Wifi is not fast in any respect... For the type of files you would like to have, please try to hard wire as much as possible. It is likely you do your design work alongside bigger monitors and such at work stations. Such a setup is still very friendly to cabling.

For your computers, you can probably get a hold of cheap machines that probably only need a video card upgrade in order to work sufficiently with what you want them to. I fear barebones/thin-client PCs will probably not be able to cut it... Remember that System Requirements for a lot of software... are minimums at best and may not guarantee good performance. Go ahead and look at made-to-go business machines (HP for example) instead of NewEgg if you like... Or heck refurbished Mac Minis!

In terms of displays you may wish to look at a variety of display makers and see if you cannot get a particular model with inputs possible for all your computers. However having Macs sort of changes this...
For example: Macs in particular have changed display outputs a number of times over several years. I believe most recent generations are HDMI (older Mac Mini), Mini-Displayport (older MB Pro) and Thunderbolt (latest?).... You may need to see what your current set of computers support... Since your COMP 2-3 will be PCs, you may want to coordinate how they will end up with what you purchase with as your monitors (especially if video card upgrades are needed). For your Macs you'll need to consider an adapter to the input you mean to mass buy monitors for. Of course you can buy them all separately too if you like...
posted by Bodrik at 7:17 PM on July 21, 2012

Best answer: You may want to browser around through some sites such as smallnetbuilder.com . They've got lots of reviews for various sizes , prices, speeds etc. 2TB disks seem to still be the sweet spot for price/TB

I'd second comment above to go wired rather than wireless. The cost of gigabit ethernet is not that expensive and so much faster and more reliable than wireless. It is a bit expensive to get each outlet installed, but well worth it.

Use Crashplan for backups - you can set up backups between your own computers, and/or back up to a computer off site (eg one at home perhaps?) and/or back up to Crashplan's servers. Once you've set it up, the software is automatic, and emails you if a computer isn't getting backed up. If backing up offsite, the files will have to be sent out over your Internet link, so you'll need to check how much data you change each month against your Internet plan. If you can get an Internet plan that doesn't count uploaded data, that would be better.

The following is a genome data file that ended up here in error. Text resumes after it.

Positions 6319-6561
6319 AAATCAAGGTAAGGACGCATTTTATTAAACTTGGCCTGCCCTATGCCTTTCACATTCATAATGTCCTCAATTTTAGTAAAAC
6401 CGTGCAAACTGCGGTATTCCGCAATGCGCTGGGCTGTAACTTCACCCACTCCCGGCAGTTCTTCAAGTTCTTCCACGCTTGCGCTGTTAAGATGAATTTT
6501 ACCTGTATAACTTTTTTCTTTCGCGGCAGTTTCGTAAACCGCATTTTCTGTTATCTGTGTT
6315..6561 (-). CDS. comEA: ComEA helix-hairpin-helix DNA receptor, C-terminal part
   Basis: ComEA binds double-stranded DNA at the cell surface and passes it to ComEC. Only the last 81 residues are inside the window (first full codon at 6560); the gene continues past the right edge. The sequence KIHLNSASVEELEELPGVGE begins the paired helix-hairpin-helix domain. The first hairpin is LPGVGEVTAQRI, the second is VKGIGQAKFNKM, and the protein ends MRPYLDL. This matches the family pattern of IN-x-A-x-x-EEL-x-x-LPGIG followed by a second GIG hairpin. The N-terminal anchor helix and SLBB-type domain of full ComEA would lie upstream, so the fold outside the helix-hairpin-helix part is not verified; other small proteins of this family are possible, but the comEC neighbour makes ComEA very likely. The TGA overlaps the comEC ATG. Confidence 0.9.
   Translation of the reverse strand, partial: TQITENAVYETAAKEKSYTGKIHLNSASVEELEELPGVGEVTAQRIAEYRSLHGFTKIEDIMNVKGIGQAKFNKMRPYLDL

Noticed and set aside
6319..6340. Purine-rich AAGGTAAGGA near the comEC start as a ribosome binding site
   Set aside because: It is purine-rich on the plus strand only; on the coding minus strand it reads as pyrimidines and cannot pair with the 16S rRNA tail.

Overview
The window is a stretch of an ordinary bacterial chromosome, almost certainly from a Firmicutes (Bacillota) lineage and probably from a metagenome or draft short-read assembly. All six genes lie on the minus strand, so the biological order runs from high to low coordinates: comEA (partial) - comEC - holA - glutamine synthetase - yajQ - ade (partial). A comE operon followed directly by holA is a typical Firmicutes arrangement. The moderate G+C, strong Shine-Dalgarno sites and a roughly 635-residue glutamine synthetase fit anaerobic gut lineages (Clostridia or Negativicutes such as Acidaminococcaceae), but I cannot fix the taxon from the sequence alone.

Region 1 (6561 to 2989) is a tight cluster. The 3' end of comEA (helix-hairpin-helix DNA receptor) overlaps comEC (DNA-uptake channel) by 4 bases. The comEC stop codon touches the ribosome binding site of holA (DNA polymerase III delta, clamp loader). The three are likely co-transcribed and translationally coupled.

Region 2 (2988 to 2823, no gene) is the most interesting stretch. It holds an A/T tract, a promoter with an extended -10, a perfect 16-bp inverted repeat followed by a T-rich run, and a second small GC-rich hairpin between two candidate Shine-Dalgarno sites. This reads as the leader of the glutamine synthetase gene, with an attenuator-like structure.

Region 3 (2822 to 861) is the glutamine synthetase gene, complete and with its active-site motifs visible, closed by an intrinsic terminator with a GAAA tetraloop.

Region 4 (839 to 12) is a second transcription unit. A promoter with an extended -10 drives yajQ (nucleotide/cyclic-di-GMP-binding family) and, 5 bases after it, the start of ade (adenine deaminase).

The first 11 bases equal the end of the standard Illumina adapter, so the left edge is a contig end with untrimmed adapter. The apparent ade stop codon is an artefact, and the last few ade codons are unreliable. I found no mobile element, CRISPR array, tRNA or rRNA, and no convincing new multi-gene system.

Having the files stored on the NAS won't really change much about what Windows 7 desktop you need to run AutoCAD. It would just mean that you don't need a large SATA disk in each desktop. Get a 60GB or 120GB SSD boot disk, along with something like a core i5 processor. You want the fastest CPU speed rather than lots of cores. Memory is fairly cheap - get 8GB, 12GB or 16GB, and run Windows 7 64 bit. You'll want a good graphics card - perhaps check the Autodesk site for supported cards.
posted by sandycooper at 2:49 AM on July 22, 2012

Response by poster: Thanks -- this is a lot of helpful info.

I think I will try and go with something like a small Synology system, and then keep all the computers that need to do heavy lifting hard-wired in. That way, those machine that are working with larger files won't have to wait for Dropbox uploads/downloads. The computer that is in a different location that can't be hard-wired won't be dealing with some of those larger files and rendering/3D stuff anyway. Then, I'll do a cloud-based backup like Crashplan.

I didn't even think that if I'm doing a lot of the file storage on that NAS, that I don't have to get enormous hard drives on the machines -- I was thinking it would be good to go with an SSD, but couldn't afford it. Now, I realize that I could probably go that route with a small SSD, since I won't really be storing much of anything on the machine itself.

Ok, a lot of this is making more sense now.
posted by This_Will_Be_Good at 7:55 PM on July 22, 2012